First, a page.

Does anybody make a QUALITY dual band radio anymore?

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lmrtek

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These days, it seems every radio has become a scanner that happens to transmit

Ever since these radios had the ability to operate
outside where they are legally allowed, modern radios have been plagued with intermod and desense

The last decent receiver section I can remember was made in the 80s

I think if just ONE manufacturer started producing a QUALITY radio that was immune to desense and intermod, it would likely sell like hot cakes

Any thoughts?
 

Kb2Jpd

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These days, it seems every radio has become a scanner that happens to transmit



Ever since these radios had the ability to operate

outside where they are legally allowed, modern radios have been plagued with intermod and desense



The last decent receiver section I can remember was made in the 80s



I think if just ONE manufacturer started producing a QUALITY radio that was immune to desense and intermod, it would likely sell like hot cakes



Any thoughts?


Hi from Adam Kb2Jpd.

Actually I think you got that wrong.

Most of the modern radios out there use broadbanded radio designs and components able to QSY across huge pieces of spectrum.

Seems like You are looking for selectivity and the ability of a radio to work properly next to a very strong signal on a adjacent frequency.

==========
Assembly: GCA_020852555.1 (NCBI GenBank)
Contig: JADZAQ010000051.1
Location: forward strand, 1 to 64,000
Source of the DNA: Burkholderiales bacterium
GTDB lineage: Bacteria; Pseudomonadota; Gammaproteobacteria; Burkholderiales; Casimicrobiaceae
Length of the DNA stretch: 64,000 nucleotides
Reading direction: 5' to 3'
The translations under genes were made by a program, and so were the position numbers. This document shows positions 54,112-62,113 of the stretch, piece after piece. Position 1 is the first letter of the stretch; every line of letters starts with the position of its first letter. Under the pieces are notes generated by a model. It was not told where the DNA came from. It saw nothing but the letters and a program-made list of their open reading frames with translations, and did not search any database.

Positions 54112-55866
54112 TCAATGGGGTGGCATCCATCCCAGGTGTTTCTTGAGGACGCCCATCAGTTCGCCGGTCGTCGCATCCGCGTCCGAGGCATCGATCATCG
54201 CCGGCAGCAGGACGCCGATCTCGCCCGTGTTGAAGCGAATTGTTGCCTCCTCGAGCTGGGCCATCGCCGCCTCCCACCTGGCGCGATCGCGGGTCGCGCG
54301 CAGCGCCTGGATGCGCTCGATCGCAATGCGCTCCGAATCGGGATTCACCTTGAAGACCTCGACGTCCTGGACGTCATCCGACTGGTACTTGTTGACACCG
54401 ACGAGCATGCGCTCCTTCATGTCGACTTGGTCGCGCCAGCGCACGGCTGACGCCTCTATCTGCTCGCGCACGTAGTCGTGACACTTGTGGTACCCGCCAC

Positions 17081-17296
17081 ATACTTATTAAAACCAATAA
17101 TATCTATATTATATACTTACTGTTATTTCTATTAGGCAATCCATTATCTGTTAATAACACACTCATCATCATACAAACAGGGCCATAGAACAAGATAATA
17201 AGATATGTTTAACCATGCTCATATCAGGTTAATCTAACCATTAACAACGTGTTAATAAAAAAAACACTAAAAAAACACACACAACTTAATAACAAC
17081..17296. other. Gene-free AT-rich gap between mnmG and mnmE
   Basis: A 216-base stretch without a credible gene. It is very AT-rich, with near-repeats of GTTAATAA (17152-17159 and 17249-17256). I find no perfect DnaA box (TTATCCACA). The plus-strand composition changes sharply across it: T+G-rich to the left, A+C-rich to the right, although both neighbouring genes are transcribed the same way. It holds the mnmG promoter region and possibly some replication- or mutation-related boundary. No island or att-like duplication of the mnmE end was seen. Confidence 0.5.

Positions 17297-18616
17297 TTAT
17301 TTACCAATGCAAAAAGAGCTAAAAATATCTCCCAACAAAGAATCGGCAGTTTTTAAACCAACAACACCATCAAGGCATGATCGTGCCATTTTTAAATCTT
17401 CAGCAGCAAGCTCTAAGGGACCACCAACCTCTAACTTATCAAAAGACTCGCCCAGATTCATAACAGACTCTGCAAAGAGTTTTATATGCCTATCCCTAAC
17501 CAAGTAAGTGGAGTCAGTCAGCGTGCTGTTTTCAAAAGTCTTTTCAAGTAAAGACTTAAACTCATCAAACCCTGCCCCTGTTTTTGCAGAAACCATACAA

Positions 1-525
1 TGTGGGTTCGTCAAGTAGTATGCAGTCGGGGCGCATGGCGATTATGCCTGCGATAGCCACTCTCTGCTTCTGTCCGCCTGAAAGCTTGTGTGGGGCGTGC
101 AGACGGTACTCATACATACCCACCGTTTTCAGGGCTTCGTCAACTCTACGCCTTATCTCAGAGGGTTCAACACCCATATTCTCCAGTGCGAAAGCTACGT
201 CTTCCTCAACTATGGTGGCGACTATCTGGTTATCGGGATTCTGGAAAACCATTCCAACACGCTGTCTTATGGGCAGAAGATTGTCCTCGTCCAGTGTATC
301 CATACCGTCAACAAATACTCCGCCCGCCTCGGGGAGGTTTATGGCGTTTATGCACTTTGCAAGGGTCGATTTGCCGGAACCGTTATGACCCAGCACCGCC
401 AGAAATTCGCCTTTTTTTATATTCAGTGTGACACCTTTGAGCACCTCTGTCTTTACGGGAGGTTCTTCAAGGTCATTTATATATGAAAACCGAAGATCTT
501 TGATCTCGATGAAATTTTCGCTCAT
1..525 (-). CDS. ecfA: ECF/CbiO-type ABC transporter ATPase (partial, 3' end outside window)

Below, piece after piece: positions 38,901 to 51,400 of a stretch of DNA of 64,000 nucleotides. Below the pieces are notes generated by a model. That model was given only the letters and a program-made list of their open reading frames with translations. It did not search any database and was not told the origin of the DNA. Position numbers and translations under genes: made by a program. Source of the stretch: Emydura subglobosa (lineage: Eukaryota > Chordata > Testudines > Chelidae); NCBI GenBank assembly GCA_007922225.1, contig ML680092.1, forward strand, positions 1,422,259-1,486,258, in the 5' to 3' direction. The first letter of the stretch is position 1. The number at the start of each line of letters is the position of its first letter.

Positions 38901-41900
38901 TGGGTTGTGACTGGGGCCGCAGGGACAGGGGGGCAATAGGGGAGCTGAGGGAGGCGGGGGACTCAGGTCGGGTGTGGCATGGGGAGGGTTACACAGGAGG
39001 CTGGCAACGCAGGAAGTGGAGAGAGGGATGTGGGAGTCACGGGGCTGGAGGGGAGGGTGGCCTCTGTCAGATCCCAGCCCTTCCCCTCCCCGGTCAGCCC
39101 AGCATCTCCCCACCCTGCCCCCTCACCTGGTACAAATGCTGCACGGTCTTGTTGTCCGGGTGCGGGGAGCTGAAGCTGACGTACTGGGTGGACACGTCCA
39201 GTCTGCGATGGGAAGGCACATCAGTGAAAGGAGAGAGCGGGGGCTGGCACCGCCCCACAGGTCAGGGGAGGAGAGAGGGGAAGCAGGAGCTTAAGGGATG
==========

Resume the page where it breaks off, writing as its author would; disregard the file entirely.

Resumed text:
Modern Single band commercial radios are designed for the demands of the commercial market.

You want a dual band radio? First of all, what bands? Secondly of all, mobile or handheld?

You need to narrow down the search to what exactly you desire and where do you plan to use it, mobile or the home/ office environment.

Time to ponder and ask what fellow hams use.

Remember that your budget and your spouse will come into play. Excellent radios aren't inexpensive but there are a lot of great second hand radios available for a Budget.

73 de Adam Kb2Jpd


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AK9R

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I think if just ONE manufacturer started producing a QUALITY radio that was immune to desense and intermod, it would likely sell like hot cakes
Allegedly, we got into this situation of amateur radios having broadband receivers because the consuming public wanted that feature. The consumers also wanted low cost, so the manufacturers eliminated things like helical resonators which would tighten up the receivers. In other words, we have the radios we have, allegedly, asked for.